Ben Carson, M.D., who ran against Donald Trump in the Republican primary and then endorsed him, is poised to play a significant role in Trump's healthcare agenda.
Carson is said to be in the running for secretary of the Department of Health and Human Services in a Trump administration, Politico reports. In an interview with the news outlet, Carson said “of course” he intends to help create an Affordable Care Act replacement.
“The replacement must come first” before dismantling the current healthcare reform law, Carson said.
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For starters, Carson's influence could mean a greater emphasis on health savings accounts. Carson, a retired neurosurgeon, campaigned on replacing the ACA with a plan that includes what he dubs "Health Empowerment Accounts," tax-free savings accounts that people could use to cover out-of-pocket expenses and premiums for the insurance plan of their choice.
Paul Ginsberg, Ph.D., director of the Brookings Institution health policy center, told FierceHealthPayer that HSAs fulfill ideological purposes instead of playing a role in boosting patient coverage.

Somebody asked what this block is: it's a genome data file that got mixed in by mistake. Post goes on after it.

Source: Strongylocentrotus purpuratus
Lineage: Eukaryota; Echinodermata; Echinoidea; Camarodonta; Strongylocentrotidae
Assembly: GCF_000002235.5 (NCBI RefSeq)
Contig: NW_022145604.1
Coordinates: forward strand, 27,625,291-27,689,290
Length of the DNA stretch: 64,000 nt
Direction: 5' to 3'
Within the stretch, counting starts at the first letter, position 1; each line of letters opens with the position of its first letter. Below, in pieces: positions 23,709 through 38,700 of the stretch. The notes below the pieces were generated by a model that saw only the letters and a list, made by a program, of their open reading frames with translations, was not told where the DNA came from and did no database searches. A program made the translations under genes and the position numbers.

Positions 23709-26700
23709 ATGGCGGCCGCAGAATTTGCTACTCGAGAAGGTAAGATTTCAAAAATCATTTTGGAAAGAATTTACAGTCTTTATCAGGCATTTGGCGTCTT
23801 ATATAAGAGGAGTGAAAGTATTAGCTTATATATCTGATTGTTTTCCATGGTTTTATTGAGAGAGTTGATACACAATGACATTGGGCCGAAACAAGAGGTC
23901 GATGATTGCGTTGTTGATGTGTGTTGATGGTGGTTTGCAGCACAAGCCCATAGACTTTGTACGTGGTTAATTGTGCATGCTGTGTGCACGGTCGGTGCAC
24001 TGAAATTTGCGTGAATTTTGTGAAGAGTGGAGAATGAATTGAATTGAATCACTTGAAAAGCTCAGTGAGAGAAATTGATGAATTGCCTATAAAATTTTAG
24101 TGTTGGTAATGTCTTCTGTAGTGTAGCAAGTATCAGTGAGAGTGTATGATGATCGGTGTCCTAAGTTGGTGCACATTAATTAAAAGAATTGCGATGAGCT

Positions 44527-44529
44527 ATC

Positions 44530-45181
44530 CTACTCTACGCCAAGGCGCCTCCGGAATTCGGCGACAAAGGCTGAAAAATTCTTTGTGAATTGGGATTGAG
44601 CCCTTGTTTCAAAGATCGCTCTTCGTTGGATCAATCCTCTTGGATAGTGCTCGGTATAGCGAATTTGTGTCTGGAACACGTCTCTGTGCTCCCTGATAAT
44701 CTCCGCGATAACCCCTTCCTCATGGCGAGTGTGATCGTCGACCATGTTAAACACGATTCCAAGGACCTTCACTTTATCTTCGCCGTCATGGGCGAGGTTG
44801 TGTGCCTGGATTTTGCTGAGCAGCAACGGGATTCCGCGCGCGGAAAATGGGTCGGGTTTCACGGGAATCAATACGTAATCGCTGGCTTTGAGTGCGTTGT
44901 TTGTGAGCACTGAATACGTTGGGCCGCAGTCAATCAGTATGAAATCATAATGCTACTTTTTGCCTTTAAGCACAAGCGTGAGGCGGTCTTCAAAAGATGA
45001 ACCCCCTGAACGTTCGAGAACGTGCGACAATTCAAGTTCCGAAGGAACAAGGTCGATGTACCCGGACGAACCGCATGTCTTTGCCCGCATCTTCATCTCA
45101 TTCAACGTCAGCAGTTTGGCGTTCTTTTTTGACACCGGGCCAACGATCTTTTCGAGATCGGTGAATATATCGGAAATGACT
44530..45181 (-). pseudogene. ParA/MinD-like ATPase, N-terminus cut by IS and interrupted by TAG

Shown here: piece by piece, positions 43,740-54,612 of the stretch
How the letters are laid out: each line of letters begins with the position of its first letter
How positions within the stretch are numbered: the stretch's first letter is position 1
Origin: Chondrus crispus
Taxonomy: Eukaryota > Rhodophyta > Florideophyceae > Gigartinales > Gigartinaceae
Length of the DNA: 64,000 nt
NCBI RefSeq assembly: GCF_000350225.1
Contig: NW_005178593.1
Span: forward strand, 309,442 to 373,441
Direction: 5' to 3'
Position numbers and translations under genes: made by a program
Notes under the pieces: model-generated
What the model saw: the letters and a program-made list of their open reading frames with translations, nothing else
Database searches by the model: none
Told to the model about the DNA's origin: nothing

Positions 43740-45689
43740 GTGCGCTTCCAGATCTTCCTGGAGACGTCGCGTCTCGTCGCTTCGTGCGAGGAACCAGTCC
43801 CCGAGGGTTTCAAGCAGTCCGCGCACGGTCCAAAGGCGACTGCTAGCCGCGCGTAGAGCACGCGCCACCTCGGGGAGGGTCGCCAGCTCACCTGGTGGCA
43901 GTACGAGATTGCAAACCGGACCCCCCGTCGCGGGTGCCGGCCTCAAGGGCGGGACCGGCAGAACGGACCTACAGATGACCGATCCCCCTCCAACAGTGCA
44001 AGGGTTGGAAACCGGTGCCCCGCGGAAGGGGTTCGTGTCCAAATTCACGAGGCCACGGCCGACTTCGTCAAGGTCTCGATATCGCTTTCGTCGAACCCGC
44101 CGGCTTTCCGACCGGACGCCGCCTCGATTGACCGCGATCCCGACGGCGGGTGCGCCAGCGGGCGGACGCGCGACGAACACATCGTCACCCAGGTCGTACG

The accounts are useful for high-income individuals with high-deductible health plans, as they can serve as both transactional and investment vehicles, but are not much use to low- and middle-income individuals, Ginsberg said.
Scott Atlas, M.D., along with John Cogan, Ph.D., both senior fellows at the Hoover Institution, have argued that the ACA should be replaced with a system of high-deductible health plans (HDHPs) and HSAs, both of which they say could encourage consumers to be more selective about healthcare spending.
The pair said that health reform legislation should include raising the maximum allowable contribution for HSAs and expanding scope and penetration of services and products consumers can buy with them.
However, the use of HDHPs in conjunction with HSAs also may mean higher out-of-pocket costs for patients with chronic conditions.
For its part, America's Health Insurance Plans has said it supports legislation that would adjust HSA rules to cover care for chronic conditions before meeting deductibles.